A new report shows that the NHS pays out £60,000 a day on translation and interpretation services, with Leeds among the highest spenders. Research by think-tank 2020 Health showed UK NHS spending of £23.3 million on written translation and interpreters last year, an increase of 17% since 2007.
The organization obtained the figures through Freedom of Information requests also said money could be saved by creating a central pool of pre-translated materials which all hospitals and GP surgeries could access.
Julia Manning, chief executive of 2020 Health, said, “Our research shows that the UK NHS spending has reached an incredible £60,000 every single day on translation services. That is over £20,000,000 a year. The most glaring problem is that NHS trusts translate their own material, rather than have access to a central pool of translated documents. The costs involved are truly staggering in an age of austerity, and incredible when taken in the context of the ‘Nicholson Challenge’ of saving £20 billion across the Health Service. Urgent action must be taken by trusts to stem the flow of translation costs and our report sets out a number of recommendations that would do exactly that without altering the level of care given.”
The report collected data from 247 NHS trusts. It said most translated from English into between five and 25 different languages. However, it said some translated into as many as 120. The report also revealed that trusts across Birmingham spent £4.9 million between 2008/09 and 2010/11 on translation services, the highest spend outside London. Central Manchester University Hospitals NHS Foundation Trust spent £3.7 million over the same period. Leeds Teaching Hospitals NHS Trust spent £2.4 million, while Imperial College Healthcare NHS Trust was the biggest spender in London, with £2 million. London trusts comprised 15% of the trusts surveyed, but were responsible for 31% of the total spend, the research showed.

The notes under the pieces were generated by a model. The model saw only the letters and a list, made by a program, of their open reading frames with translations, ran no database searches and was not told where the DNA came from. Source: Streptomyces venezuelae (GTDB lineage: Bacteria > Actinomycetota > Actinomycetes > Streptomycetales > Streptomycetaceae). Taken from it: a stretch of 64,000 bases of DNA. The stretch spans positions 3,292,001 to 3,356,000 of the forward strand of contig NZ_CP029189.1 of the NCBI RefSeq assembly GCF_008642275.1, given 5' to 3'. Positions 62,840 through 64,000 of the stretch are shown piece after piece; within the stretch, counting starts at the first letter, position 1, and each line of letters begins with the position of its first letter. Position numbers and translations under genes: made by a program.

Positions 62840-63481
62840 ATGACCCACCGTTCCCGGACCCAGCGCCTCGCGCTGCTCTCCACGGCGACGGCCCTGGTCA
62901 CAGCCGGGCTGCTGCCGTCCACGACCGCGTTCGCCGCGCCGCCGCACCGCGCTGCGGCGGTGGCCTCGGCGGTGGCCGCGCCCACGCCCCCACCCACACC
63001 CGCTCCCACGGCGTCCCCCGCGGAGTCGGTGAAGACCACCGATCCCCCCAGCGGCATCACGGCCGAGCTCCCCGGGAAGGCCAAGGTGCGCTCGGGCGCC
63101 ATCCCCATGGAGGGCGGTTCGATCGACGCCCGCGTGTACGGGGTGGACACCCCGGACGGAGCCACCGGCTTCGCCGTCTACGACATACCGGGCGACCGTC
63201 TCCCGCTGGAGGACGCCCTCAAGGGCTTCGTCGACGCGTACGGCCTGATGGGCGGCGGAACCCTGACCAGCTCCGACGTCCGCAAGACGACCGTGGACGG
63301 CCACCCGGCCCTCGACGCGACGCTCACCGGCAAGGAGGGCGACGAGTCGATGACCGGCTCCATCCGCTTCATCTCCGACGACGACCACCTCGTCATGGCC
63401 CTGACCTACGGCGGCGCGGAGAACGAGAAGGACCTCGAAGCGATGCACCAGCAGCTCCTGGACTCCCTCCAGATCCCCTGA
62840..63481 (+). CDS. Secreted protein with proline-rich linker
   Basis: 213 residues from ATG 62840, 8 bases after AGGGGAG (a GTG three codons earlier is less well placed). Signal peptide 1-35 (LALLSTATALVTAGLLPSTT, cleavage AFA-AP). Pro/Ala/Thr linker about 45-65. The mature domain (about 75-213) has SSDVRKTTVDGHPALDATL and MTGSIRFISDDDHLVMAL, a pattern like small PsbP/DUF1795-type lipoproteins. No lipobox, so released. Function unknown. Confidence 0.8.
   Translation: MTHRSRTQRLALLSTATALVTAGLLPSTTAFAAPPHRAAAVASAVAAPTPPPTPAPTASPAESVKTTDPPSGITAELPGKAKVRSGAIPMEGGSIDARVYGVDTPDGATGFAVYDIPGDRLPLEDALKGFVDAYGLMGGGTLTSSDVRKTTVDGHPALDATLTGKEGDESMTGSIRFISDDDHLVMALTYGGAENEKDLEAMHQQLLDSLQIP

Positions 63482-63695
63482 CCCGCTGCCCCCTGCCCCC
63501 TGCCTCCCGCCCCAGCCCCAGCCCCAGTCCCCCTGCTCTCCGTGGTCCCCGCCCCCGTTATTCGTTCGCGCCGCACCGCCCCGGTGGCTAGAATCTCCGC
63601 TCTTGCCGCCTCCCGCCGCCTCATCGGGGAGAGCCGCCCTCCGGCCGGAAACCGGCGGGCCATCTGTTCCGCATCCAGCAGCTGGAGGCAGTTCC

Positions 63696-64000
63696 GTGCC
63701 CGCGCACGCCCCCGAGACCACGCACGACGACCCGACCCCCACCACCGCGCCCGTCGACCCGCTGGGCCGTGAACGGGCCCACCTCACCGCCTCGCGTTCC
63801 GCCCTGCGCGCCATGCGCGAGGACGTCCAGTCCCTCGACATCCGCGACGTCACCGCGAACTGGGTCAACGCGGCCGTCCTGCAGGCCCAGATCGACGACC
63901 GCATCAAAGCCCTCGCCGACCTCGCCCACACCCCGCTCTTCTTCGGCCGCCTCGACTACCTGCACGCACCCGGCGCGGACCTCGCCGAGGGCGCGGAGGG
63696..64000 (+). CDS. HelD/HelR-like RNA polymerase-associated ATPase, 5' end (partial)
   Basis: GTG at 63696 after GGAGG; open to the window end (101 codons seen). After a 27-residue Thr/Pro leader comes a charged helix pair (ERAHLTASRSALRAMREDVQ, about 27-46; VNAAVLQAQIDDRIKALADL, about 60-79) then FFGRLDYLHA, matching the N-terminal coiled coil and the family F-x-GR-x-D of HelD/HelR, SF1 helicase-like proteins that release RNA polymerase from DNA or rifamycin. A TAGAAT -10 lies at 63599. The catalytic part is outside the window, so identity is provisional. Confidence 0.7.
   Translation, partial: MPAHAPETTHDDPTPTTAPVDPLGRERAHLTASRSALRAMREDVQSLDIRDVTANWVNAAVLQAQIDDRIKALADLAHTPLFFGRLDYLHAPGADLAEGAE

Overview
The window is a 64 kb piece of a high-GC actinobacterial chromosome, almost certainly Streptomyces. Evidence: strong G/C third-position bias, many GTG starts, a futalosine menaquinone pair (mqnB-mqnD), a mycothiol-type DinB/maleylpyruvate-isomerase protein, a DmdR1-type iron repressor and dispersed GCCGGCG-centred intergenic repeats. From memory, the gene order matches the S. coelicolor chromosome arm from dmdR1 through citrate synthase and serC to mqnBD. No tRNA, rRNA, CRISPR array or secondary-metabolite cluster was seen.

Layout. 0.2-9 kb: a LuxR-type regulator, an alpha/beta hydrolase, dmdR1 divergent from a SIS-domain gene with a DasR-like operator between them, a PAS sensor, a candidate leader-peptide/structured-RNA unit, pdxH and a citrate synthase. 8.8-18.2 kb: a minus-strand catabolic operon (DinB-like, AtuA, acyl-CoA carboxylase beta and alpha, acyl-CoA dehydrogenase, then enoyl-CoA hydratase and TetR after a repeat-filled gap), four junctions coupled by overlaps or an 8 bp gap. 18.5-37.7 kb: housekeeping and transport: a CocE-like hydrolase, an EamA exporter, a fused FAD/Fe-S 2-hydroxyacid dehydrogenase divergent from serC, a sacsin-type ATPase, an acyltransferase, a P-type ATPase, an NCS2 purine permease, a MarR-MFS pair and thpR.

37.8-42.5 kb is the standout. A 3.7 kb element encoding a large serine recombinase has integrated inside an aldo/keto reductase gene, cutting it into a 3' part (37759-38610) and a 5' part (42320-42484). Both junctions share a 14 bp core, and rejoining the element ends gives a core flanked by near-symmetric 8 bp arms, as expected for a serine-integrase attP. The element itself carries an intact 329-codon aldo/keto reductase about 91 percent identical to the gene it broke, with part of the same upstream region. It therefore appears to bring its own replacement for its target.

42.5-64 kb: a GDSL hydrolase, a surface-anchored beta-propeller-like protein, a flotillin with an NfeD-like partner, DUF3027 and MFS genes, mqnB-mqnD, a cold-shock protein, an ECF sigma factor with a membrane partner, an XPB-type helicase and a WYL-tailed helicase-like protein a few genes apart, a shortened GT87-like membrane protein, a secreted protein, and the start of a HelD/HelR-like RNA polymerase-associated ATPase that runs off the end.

As well as a central library of information, the think-tank recommended translating materials into simple English rather than other languages. It also suggested providing more written translations through free web-based services, such as Google Translate.
Ms Manning went on, “The NHS has been told by its own patient feedback that documents in simple English – instead of medical jargon – would be acceptable to most people currently using the translation services. It wouldn’t take much effort to drastically cut the £23 million of taxpayers’ money that is spent each year on bureaucratic and often duplicated translation fees, and free the money up for treating patients.”
A Department of Health spokesman said, “NHS trusts have a duty to follow equalities legislation. This includes making sure their communities can understand information about the trust’s services and that patients and clinicians can communicate with each other. However, we would encourage trusts to save money where possible by working together and sharing resources.”